This morning TechCrunch covered an interesting round for Copy.ai, a startup that employs GPT-3 to help other companies with their writing projects. GPT-3, or Generative Pre-trained Transformer 3, is a piece of AI from the OpenAI group that takes text from the user, and writes a lot more for them.
As part of the process of covering the Copy.ai round, I got caught up in the idea of AI-powered writing. I’ve long been more curious than afraid of automated writing. So when the Copy team described their very positive impressions of the GPT-3 AI writing tool to TechCrunch during an interview, I was intrigued.
To scratch this newly formed itch, I doodled around this morning with a competitor of sorts to the Copy team, Headlime. And, freaking heck am I am impressed at what folks have managed to build around the GPT-3 technology.
Sure, GPT-3 can add words to a prompt. But the technology can do a lot more than that. The GPT-3-powered Headlime managed to not only write some medium-good stuff for me, but also managed to bring in concepts concerning my reporting beat that were in my head but not in the prompts I provided.
I can’t do better than just show you what I mean. So, here’s what happened when I used Headlime for the first time, sans help.
Here’s the first thing that Headlime showed me, a language selector and a request for a description of the post that I wanted to write. I decided to push the system a bit by just telling it about a piece I need to write in light of today’s market action:
Ha ha, I thought, that will kick it in the teeth and I, a biped of intelligent meat wrapped around some calcium sticks, will feel grossly superior to the computer player. I hit go and then realized that I actually had to provide 500 characters of stuff, so I rambled for a bit to fill in required length:
Time for the next step! Hitting the button brought up a list of possible headlines for the post I was helping create, which were honestly not terrible:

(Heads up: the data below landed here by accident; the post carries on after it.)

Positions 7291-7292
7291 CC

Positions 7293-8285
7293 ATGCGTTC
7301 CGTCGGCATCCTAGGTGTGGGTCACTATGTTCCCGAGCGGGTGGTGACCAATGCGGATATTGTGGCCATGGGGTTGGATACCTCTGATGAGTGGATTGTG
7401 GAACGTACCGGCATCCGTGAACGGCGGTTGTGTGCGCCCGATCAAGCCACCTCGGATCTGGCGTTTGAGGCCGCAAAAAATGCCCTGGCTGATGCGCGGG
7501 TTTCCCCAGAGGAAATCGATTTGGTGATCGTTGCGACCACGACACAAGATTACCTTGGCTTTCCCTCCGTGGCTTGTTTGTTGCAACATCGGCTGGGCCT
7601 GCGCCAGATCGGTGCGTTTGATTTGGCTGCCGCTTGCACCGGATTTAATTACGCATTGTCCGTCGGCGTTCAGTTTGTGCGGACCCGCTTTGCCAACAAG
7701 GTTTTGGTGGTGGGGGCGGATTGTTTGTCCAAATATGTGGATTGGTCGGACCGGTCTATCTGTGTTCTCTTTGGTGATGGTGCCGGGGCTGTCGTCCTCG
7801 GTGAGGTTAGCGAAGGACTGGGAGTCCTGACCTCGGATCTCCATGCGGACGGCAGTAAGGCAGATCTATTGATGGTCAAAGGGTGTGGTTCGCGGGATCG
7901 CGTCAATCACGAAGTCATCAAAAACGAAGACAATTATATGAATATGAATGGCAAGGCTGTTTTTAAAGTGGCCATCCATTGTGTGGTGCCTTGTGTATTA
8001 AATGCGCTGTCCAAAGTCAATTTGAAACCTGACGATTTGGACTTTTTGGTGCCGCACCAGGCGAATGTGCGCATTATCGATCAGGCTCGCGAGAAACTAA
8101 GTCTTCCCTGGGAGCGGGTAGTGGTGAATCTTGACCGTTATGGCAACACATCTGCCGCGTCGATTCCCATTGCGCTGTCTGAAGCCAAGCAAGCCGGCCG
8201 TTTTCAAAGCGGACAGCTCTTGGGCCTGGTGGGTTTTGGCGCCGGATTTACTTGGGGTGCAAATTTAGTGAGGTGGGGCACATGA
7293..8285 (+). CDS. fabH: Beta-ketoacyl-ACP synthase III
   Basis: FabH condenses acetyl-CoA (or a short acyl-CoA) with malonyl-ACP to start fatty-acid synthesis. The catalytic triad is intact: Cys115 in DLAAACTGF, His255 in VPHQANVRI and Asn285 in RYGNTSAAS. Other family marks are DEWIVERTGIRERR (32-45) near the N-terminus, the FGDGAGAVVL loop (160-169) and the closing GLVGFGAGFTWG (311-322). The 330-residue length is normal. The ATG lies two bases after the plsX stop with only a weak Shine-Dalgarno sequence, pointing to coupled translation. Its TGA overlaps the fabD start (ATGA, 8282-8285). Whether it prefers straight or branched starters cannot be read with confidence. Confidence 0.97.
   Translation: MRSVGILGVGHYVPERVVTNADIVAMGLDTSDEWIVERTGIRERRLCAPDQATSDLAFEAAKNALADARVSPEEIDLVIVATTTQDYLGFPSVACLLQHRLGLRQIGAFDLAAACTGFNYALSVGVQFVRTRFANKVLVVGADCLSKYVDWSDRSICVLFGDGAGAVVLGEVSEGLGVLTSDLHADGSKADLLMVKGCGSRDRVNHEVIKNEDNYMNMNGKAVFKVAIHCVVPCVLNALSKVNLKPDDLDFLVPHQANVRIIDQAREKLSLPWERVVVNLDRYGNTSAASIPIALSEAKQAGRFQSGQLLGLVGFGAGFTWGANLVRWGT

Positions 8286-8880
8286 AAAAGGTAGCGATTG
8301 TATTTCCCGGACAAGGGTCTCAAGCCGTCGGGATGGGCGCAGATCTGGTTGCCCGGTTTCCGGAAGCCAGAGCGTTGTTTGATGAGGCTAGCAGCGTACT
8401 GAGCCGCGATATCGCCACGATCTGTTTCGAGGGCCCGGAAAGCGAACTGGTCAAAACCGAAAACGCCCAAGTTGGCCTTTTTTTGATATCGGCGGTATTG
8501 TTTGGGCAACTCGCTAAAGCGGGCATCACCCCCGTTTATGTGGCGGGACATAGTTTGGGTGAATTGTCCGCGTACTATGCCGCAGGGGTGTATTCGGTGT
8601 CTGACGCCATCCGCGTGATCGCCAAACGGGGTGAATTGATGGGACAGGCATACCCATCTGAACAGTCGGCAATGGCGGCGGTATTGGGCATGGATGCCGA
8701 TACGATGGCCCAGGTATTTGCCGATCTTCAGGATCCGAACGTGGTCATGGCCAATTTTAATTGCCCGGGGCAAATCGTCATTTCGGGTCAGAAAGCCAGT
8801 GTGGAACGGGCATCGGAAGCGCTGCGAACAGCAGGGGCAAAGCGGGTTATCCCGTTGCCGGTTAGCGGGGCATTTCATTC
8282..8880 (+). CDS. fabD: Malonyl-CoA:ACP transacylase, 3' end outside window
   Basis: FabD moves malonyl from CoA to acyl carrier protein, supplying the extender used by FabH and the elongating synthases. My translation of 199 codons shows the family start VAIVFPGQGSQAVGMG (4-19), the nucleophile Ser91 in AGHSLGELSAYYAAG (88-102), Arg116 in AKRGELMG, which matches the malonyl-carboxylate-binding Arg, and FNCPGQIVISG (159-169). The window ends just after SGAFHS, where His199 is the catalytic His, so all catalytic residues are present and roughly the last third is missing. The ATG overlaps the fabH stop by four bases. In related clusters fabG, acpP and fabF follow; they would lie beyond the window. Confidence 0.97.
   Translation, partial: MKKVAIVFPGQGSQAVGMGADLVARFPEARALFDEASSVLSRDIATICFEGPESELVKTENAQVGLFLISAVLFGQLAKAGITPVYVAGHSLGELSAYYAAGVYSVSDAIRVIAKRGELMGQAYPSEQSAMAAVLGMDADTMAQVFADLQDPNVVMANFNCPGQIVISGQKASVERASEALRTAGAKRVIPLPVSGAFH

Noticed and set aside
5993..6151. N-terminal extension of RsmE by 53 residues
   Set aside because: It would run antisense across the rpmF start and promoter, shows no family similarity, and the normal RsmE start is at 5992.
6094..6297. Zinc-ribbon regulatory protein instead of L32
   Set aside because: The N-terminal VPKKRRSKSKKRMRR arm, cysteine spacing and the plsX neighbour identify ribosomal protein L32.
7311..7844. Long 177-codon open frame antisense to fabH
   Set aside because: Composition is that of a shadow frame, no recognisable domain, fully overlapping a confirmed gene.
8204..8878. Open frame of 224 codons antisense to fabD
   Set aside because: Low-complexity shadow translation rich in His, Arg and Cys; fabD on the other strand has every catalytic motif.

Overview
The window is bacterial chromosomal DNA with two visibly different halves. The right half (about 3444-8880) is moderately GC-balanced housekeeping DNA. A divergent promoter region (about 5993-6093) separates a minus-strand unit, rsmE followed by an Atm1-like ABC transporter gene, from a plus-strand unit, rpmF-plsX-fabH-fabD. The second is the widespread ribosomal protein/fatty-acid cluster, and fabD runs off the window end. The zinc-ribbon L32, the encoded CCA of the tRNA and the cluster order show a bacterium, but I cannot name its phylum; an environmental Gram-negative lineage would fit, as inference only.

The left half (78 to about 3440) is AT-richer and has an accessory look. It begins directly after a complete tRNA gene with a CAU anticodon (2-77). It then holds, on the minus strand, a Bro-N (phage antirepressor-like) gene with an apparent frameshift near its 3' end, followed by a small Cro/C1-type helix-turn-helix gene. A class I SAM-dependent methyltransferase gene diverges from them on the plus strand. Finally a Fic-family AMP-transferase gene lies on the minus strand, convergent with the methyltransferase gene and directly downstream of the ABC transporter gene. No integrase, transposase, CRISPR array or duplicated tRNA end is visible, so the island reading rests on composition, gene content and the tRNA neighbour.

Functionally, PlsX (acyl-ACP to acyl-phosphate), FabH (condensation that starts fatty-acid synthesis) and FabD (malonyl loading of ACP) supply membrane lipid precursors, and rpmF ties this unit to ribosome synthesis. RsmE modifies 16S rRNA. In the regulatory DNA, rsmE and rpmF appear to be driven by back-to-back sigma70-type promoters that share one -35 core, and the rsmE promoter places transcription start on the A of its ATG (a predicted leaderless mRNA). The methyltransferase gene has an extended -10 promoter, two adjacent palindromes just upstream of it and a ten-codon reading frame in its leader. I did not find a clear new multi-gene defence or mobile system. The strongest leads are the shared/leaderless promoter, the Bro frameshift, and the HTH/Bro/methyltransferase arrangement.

Fair enough, yeah? At this point I was starting to become impressed.
I selected the first headline as it was my favorite and moved along. Next came the work to get an intro put together for the post, a process that involved the strenuous work of clicking a button:
Here are the options proffered:
Again, not bad.
What struck me about these are not merely minor variations on each other. They are structured differently, taking various angles on what I was halfway talking about in the 500 characters of bilge I had fed into the system. I was starting to wish that I had given GPT-3 a bit more to work with up top, as it was trying its best after I had clearly not.
Intro selected, I was brought into a CMS of sorts, where our selected bits were included, and your humble servant was asked to do a bit more writing.
I was happy to oblige, only for the system to stop me and offer to take over:
Having precisely no idea what a credit is, or what two of them cost as I was on a free trial of sorts, I hit the “Write for me” button. This is what came out:
Look at how it finished that sentence I started, even after I used em dashes! The software gets the next sentence backward, but is right back on the horse afterward talking about how higher interest rates make exotic investment classes like venture capital less attractive! I was gobsmacked.
I will keep playing with the tech and the various software wrappers that are being built to productize GPT-3. More notes to come. But I wanted to pause and share my initial delight. This is cool. I can’t recall the last time that technology actually shocked me. But, well played GPT-3, you’re amazing.